This is not a condemnation of all men, but only those who do or consent to the evil acts described. For St. Paul has not abandoned the Jewish conviction that men will be judged according to their works, with “tribulation and anguish” for those who do evil, and “glory and honor and peace” for those who do good, whether Jew or Gentile, “for there is no respect of persons with God.” (2:9-11) It is not the hearers, but the doers of God's law who are justified, whether Jew or Gentile. Gentiles may follow God's law by obeying it as it is inscribed in human nature. (2:14-15) The Jews, on the other hand, though possessing divine law in an explicit, written form, will not profit from this knowledge if they do not actually obey the Law. Jewish hypocrisy is no less an assault on God's glory than paganism, for it causes the God of Israel to be regarded with derision by Gentiles. St. Paul may have in mind here not only explicit transgressions, but the Pharisaic lawyering that was used to interpret away difficult precepts, leaving them with little practical force.
Since obedience to God's law is the important criterion for sanctification, the Jews should not take pride in their circumcision of the flesh. If they do not obey God's law, their circumcision will be nothing in the eyes of God, whereas a Gentile who obeys God's law will be counted as “circumcised,” that is, among His chosen people. This part of the discourse actually exalts the Law more than the non-Christian Jews did, for the latter often defined God's people as those descended from Abraham, rather than those of any race who obeyed the divine law. St. Paul condemns this racial pride, and reflects that circumcision is meaningful only if the Jews keep the divine law. He closes this passage by noting that the “circumcision of the heart,” devotion to God's law, is more important than that of the flesh.
St. Paul acknowledges that the Jews are indeed a privileged people, having been entrusted with God's law and prophecies. Even if many Jews have been unfaithful to the Old Covenant, God will remain faithful in His promises to Israel. Notwithstanding this acknowledgement of the chosen people, the Apostle departs from traditional Judaism by expounding a new doctrine, essential to Christianity: Jews and Greek alike are all under the bondage of sin. (3:9)
Though this doctrine that all labor under sin is certainly no invention of St. Paul, as it permeates Christ's teachings throughout the Gospels, the Apostle takes pains to show that there are precedents for this belief even in the Old Testament. He combines an array of Biblical verses into a short narrative, leading from the sinfulness of all men to their lying tongues to their lack of God's peace. The fourteenth and fifty-third psalms both open with the same verses:
The fool says in his heart, "There is no God."
Such are corrupt; they do abominable deeds;
there is not one who does good.
The Lord looks down from Heaven upon the sons of men,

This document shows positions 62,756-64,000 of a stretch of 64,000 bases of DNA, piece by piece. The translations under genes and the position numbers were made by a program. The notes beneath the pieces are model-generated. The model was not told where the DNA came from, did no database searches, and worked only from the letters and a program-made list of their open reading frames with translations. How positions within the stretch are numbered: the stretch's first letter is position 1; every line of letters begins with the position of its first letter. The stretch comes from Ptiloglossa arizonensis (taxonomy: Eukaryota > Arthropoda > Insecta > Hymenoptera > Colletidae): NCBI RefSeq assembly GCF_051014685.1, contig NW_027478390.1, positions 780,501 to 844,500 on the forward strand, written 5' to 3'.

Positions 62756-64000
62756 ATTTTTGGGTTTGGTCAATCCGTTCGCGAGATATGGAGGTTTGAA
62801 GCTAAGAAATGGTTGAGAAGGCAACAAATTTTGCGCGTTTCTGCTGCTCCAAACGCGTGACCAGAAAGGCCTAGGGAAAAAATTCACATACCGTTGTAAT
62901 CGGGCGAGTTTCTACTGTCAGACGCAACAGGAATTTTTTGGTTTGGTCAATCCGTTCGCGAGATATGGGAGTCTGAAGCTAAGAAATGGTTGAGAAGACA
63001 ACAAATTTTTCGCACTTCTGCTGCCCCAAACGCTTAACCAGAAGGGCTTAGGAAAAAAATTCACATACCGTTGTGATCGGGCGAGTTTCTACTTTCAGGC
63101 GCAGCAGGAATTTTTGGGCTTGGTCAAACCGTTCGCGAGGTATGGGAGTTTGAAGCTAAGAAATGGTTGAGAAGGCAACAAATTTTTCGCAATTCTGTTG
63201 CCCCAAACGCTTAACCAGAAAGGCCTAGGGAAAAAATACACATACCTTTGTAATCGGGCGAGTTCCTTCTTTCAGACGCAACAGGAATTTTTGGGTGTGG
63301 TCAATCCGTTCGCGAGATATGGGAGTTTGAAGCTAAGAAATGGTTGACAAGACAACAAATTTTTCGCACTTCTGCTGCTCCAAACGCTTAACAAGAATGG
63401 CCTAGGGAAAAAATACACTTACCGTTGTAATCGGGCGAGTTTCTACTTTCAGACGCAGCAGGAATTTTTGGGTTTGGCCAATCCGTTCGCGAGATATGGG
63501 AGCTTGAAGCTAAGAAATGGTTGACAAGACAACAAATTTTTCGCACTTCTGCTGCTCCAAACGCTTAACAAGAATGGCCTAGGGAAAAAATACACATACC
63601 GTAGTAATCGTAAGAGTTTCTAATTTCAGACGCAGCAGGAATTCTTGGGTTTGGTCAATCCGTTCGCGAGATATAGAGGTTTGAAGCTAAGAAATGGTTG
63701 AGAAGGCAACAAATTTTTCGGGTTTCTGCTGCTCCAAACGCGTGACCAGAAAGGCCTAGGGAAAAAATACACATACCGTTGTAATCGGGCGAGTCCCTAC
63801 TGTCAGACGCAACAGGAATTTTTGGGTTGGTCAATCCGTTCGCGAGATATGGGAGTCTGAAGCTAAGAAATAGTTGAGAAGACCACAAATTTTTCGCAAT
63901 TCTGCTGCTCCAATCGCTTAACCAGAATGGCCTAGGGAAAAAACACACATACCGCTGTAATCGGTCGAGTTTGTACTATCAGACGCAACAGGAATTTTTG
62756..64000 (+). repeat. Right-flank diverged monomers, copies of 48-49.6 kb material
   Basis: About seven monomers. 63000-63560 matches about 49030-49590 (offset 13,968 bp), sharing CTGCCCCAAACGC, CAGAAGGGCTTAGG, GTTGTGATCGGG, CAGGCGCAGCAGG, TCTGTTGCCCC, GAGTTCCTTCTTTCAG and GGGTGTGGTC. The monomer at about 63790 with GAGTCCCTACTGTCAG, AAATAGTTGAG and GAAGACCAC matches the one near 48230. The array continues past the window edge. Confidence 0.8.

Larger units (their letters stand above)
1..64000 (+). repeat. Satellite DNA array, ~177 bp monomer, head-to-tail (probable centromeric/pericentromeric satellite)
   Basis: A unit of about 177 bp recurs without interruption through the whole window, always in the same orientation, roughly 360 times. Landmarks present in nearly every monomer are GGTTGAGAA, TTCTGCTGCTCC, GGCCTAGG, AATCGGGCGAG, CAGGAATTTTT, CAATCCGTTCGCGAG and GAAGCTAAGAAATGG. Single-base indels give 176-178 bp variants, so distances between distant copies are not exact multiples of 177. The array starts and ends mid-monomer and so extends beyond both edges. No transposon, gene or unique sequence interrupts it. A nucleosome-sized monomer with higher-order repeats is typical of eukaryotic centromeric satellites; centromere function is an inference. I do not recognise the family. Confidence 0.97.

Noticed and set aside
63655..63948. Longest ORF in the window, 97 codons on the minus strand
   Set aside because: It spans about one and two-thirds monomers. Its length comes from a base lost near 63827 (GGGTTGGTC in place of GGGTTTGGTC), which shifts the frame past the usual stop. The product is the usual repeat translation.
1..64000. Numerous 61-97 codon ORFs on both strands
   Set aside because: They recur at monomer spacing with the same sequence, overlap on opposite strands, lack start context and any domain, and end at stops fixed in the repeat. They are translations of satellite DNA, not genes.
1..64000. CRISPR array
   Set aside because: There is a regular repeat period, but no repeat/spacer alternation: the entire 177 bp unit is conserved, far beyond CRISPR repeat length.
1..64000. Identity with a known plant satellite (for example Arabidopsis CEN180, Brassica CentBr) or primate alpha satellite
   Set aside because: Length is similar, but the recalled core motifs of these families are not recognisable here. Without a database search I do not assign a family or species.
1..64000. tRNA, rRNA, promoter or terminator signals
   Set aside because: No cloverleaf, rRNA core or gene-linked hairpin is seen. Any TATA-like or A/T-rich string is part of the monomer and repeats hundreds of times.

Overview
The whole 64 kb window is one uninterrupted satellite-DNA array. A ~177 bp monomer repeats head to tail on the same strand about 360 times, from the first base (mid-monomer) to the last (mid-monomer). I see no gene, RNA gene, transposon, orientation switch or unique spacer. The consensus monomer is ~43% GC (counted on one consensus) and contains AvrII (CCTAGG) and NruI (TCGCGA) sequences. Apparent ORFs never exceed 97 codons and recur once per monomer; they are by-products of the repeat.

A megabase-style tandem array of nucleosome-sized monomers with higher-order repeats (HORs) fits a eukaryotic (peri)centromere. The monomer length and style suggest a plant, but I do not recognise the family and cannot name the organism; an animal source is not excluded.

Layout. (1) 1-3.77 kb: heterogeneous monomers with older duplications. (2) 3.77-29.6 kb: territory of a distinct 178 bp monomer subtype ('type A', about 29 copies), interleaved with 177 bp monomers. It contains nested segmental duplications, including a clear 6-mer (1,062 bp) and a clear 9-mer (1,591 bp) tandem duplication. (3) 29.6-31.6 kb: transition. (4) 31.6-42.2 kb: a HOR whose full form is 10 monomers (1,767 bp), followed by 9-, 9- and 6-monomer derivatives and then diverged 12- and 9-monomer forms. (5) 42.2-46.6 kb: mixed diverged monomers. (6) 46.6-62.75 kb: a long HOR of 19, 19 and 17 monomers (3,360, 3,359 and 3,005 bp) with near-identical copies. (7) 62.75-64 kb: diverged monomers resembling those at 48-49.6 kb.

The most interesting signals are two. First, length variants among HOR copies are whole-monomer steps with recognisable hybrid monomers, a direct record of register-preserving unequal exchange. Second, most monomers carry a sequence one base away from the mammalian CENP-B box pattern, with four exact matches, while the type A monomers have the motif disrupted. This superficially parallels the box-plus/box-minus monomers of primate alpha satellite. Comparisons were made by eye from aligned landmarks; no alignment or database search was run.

to see if there be one who is wise and seeks God.
All alike have gone astray; they have become perverse;
there is not one who does good, not even one. (Ps 14:1-3; 53:1-3)
In the context of the entire psalm, these verses refer to the persecutors of God's people, who are the "just generation" and the "poor man" (14:6), so this is not a direct indictment of every individual. However, as St. Paul points out, these verses are addressed to Jews no less than Gentiles, as they were a lament over the corruption of Israel. The psalm concludes with a prayer for salvation, that God should restore Israel from the "captivity" of its corruption. Thus this psalm is an apt source for St. Paul's doctrine that Jews as well as Gentiles are under the "bondage" of sin.
Thus far we have spoken of Jews and Gentiles only in aggregate, but the author of Ecclesiastes, also cited in Romans, unambiguously affirms that every individual is subject to sin: "There is no man on earth so just as to do good and never sin." (Eccl. 7:20) This means everyone sins at one time or another, so every individual is to some extent subject to the bondage of sin. As everyone commits actual sins, it certainly follows that all have the capacity to sin, and, as we shall see, it is likely that the universality of sin is to be accounted for by an inclination to sin.
St. Paul moves closer to the origin of sin by speaking of the heart and tongues of the wicked, from which all sinful acts originate. The fifth psalm says of the wicked, "Their heart is filled with destruction; their throat is an open grave." (Ps 5:9) In light of what has been just expounded, it is clear that this describes all men, to the extent that all men sin. Christianity recognizes that the "good" and the "wicked" are not distinct classes of people, but each individual is wicked when he sins. We may similarly understand the universal applicability of other citations in Romans: "the venom of asps is under their lips" (Ps 140:3); "His mouth is full of cursing and bitterness" (Ps 10:7 [Vulg. 9:28]); "There is no fear of God before his eyes." (Ps. 36:1)